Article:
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Union Stays The Same, But Social Media Fuels Change

Scotland Says No To Independence, Yes To Social Networking

The widespread use of social media over the course of the Scottish referendum signals how the course of political campaigns will never be the same again. The referendum has done more to re-engage a generation in politics than any politicians’ sleazy smiles and stunts. With a voting turnout of 86% the union holds for now, but the shape of the political landscape and the means for changing it has undergone a thorough makeover thanks to the important role that social media played in the campaigning.

The fact that residents over the age of 16 were eligible to take part meant that social media channels were a particularly effective way of engaging the younger voters. Younger members of those voting were informed and switched on as to both sides of the debate, thanks to an increase in accessibility and clarity of information being distributed around social networks. This marks a positive change in the way in which politicians will present their campaigns, as, although there will always dogmatic political ranters, social media has brought about an era of increased transparency and democratic debate that is helping to re-engage and empower citizens with an opinion.

The 2008 US election showed how politicians could use social media as a campaigning tool, but it wasn’t until the Scottish referendum this summer that Britain really got caught up. From the beginning of August to September, more than 10 million interactions were made about the debate on Facebook, and saw 7 million tweets mentioning the vote since the first televised debate.

Both sides managed to successfully tap into Twitter, with the Yes campaign posting a seemingly incessant stream of 1,657 photos and videos (compared to the Better Together’s 912). Social media strategy favoured deploying clever and emotive images at key moments during the campaign, for example by monopolising on the live TV debates.

As is becoming apparent these days, political and incendiary conflicts are being fought on social media as well as on the ground. The hearts and minds of people can be reached instantaneously via social networks and, although he woke up this morning defeated, Alex Salmond’s Yes campaign made fantastic and innovative use of social media; he didn’t win the election, but he won on social media.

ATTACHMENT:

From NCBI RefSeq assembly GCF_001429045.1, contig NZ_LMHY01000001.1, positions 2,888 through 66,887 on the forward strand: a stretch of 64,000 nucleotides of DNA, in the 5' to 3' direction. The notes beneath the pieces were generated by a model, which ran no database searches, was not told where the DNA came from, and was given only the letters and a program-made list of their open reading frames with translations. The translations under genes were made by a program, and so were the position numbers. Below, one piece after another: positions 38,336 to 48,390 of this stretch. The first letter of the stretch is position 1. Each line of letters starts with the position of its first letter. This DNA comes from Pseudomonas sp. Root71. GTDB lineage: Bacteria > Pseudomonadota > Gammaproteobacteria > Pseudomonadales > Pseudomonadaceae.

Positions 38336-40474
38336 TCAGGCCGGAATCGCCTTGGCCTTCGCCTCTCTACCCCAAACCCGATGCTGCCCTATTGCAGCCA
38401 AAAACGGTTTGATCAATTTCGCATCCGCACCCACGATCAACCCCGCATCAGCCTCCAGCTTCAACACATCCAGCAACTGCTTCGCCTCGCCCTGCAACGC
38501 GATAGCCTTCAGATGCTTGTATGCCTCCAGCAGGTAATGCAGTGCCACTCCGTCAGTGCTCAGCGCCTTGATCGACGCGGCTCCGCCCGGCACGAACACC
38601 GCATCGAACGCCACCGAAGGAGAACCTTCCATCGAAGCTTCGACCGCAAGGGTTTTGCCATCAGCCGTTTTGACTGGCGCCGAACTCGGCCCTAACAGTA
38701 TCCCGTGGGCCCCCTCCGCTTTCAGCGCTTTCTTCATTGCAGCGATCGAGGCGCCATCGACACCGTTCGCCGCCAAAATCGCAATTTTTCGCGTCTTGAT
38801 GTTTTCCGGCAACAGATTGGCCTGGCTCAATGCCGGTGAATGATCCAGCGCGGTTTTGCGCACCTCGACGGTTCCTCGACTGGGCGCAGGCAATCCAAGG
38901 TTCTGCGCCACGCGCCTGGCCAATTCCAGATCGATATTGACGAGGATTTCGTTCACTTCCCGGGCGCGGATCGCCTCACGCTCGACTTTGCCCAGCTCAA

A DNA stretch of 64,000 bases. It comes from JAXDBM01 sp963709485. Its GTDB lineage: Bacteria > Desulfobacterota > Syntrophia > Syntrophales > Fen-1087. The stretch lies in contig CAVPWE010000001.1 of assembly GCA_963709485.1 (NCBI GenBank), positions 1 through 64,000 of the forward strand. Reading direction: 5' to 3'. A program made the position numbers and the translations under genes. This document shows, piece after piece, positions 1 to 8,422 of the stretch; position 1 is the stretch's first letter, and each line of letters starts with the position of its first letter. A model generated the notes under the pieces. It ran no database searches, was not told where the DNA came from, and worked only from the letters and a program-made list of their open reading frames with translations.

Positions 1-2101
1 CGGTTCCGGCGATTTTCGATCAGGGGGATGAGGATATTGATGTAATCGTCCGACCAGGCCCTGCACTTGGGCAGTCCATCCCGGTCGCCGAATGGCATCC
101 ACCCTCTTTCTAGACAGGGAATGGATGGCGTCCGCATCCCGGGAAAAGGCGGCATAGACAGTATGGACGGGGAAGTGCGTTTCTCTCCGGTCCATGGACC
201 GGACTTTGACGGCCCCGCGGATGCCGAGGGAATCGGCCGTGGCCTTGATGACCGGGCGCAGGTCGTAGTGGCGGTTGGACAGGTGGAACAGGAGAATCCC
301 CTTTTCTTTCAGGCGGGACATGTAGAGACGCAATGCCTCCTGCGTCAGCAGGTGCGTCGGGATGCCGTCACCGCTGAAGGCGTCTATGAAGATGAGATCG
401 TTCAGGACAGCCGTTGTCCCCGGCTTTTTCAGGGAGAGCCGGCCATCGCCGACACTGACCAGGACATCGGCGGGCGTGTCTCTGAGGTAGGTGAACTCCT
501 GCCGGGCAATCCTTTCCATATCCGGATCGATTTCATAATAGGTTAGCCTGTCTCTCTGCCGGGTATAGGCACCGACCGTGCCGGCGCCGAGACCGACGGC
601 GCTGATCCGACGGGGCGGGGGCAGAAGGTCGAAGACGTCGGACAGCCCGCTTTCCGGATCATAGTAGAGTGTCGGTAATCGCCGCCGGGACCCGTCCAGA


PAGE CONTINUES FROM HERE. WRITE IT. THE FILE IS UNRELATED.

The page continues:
The Yes campaign’s official Twitter account has over 100,000 followers compared to a mere 42,000 for the Better Together account. Alex Salmond personally boasts 95,000 Twitter followers whilst Alistair Darling has just 21,000. Tennis player Andy Murray produced the most popular tweet on polling day with his revelation, after years of averting the issue, that he was supporting the Yes campaign which gathered up 19,000 retweets.

However, although the Yes voice was louder and more widely heard across social media and TV it was not successful in reality; in many ways it was easier for Salmond and his supporters to be vocal about the issue as a vote ‘yes’ for independence resonates more innately than a vote against the idea of independence. Whilst Salmond saw success on social media, Unionists were always going to keep quiet and remained far more reticent about putting their opinions forward throughout the campaign, both on the streets and on social media.

The debate is being commended for its level-headed and respectful nature, and the way in which it has played out in the most democratic of fashions. However there is always a darker side less spoken of, and for many journalists reporting the referendum the uglier side of social media reared its head – namely, aggressive and hateful tweeting directed at individual journalists. Sky reporters received abusive messages and one BBC journalist had to delete 400 tweets from his timeline.

On the whole however, this campaign will be remembered for its positivity. Although the Union remains, Scottish independence came very close (45%-55%) and would have been one of the first truly peaceful and democratic independence movements. More importantly though, thanks to social media we can look forward to more engaged, and engaging, election campaigns in the future.

Recent graduate and now interning as content editor, when she's not writing articles Katie can quite likely be found festival-ing, holiday-ing or reading a book (dedicated English student that she is). Follow her @KatieAtSMF.

Contact us on Twitter, on Facebook, or leave your comments below. To find out about social media training or management why not take a look at our website for more info http://socialmediacambridge.co.uk/.
Union Stays The Same, But Social Media Fuels Change Reviewed by Anonymous on Sunday, September 21, 2014 Rating: 5
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